What to look for when committing to a campus card
Debit or prepaid accounts linked to a college ID card can be a convenient financial tool for students, but the accounts might come with costly pitfalls.
Many students opt to activate the card's financial account features because it is a fast way to receive financial aid from the bursar's office. The U.S Department of Education announced regulations to protect students against excessive fees. These regulations went into effect July 1, 2016.
According to consumer advocates, schools are federally required to send you a check instead if you choose, make an electronic Automated Clearing House deposit to your bank account, or give you other options for your financial aid to be deposited into a different account in an equal amount of time as the school's banking partner. Here are some of the issues to watch for when signing up for a campus card account:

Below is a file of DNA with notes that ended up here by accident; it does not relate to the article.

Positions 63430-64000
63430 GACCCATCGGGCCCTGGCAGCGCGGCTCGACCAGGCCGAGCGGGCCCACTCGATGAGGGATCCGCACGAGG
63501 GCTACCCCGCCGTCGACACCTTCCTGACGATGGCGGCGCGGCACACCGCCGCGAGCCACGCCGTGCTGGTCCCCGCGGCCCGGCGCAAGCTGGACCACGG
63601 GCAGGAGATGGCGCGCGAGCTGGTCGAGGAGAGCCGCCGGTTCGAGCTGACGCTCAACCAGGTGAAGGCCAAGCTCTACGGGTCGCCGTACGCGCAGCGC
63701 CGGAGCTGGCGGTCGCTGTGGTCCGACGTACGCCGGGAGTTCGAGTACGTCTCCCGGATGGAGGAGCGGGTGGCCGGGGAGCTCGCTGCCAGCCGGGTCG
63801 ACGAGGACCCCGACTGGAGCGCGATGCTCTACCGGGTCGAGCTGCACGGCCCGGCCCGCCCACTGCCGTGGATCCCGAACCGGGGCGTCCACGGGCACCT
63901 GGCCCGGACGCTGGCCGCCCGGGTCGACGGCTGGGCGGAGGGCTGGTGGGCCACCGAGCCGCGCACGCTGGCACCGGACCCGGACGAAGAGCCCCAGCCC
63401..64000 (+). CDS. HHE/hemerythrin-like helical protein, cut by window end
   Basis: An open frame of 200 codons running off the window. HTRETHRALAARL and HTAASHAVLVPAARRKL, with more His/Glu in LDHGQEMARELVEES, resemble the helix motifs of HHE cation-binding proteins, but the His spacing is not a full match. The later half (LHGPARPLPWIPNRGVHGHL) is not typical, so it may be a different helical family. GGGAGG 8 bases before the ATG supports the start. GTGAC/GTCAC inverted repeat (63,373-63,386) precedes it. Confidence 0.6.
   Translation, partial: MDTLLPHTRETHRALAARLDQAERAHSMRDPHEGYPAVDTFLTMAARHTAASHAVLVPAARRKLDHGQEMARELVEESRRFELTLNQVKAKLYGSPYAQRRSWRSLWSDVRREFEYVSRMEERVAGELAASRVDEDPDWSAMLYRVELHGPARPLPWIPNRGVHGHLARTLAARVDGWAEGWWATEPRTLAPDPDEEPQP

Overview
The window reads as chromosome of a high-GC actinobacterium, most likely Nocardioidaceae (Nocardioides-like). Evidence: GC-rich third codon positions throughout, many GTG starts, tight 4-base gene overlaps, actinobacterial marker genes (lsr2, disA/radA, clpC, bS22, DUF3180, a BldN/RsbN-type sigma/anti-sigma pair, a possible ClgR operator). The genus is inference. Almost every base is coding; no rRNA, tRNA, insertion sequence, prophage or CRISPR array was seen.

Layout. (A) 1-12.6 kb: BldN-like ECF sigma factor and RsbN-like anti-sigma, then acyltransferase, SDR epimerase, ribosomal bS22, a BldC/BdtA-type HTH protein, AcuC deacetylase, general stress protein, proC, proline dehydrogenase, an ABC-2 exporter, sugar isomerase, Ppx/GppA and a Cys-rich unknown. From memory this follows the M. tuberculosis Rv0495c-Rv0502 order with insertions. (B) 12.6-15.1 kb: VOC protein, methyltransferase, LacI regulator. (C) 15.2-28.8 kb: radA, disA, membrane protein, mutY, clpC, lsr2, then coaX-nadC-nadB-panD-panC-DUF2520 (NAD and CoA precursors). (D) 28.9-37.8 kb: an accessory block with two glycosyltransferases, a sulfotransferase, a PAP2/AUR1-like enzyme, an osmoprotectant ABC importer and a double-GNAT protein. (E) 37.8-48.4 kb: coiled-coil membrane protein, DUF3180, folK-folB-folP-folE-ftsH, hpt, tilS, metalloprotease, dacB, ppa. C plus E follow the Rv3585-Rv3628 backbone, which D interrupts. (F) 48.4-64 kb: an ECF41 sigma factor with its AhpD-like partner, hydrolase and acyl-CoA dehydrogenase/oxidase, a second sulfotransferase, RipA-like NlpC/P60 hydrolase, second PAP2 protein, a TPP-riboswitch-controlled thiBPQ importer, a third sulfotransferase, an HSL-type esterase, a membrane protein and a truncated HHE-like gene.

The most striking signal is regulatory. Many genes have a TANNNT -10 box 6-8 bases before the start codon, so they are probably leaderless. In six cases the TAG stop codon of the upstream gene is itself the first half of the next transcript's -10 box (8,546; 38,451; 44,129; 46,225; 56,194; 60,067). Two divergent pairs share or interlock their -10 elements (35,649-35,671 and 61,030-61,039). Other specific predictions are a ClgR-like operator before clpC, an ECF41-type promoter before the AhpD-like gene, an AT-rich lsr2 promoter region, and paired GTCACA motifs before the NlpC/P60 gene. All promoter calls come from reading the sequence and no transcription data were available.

- Surprise fees. Charges for leaving an account inactive, closing an account or failing to keep a minimum balance can lead to unexpected costs.
- Overdraft programs. As with standard checking accounts, overdraft privileges that let you withdraw more money than you have in the account are often a hyper-expensive form of borrowing.
- ATMs. A bank's on-campus ATMs are usually fee-free, but they may run out of money at peak times or be unavailable after hours. Some cards provide three to five fee-free uses of out-of-network ATMs per month; however, the out-of-network bank's ATM charge will still apply.
- Swipe fees. Since the regulations went into effect swipe fees should not exist on student cards any more. Some cards used to charge a 50 cent swipe fee for PIN debit transactions. If these fees are still on your card, alert your banking institution.
- Monthly fees. Most campus cards -- and off-campus student checking accounts -- have no monthly fee. However, some banks may impose the fee but waive it for maintaining a specified minimum balance or a minimum monthly amount of direct deposits.
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